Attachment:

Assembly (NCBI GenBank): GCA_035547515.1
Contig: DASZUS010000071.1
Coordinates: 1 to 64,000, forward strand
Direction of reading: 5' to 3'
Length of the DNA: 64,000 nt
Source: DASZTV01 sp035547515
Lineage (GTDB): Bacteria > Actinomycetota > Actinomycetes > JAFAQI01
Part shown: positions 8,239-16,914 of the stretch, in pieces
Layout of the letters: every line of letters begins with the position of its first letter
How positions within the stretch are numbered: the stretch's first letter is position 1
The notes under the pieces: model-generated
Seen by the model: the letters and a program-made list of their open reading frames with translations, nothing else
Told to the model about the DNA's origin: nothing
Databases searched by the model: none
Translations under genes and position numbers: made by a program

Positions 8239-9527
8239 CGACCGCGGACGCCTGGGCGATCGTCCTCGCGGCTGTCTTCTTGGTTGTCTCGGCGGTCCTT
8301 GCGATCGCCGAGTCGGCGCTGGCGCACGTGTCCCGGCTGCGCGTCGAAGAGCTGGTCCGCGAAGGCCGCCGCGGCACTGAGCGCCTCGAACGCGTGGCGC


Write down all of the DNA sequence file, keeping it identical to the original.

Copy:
Assembly (NCBI GenBank): GCA_035547515.1
Contig: DASZUS010000071.1
Coordinates: 1 to 64,000, forward strand
Direction of reading: 5' to 3'
Length of the DNA: 64,000 nt
Source: DASZTV01 sp035547515
Lineage (GTDB): Bacteria > Actinomycetota > Actinomycetes > JAFAQI01
Part shown: positions 8,239-16,914 of the stretch, in pieces
Layout of the letters: every line of letters begins with the position of its first letter
How positions within the stretch are numbered: the stretch's first letter is position 1
The notes under the pieces: model-generated
Seen by the model: the letters and a program-made list of their open reading frames with translations, nothing else
Told to the model about the DNA's origin: nothing
Databases searched by the model: none
Translations under genes and position numbers: made by a program

Positions 8239-9527
8239 CGACCGCGGACGCCTGGGCGATCGTCCTCGCGGCTGTCTTCTTGGTTGTCTCGGCGGTCCTT
8301 GCGATCGCCGAGTCGGCGCTGGCGCACGTGTCCCGGCTGCGCGTCGAAGAGCTGGTCCGCGAAGGCCGCCGCGGCACTGAGCGCCTCGAACGCGTGGCGC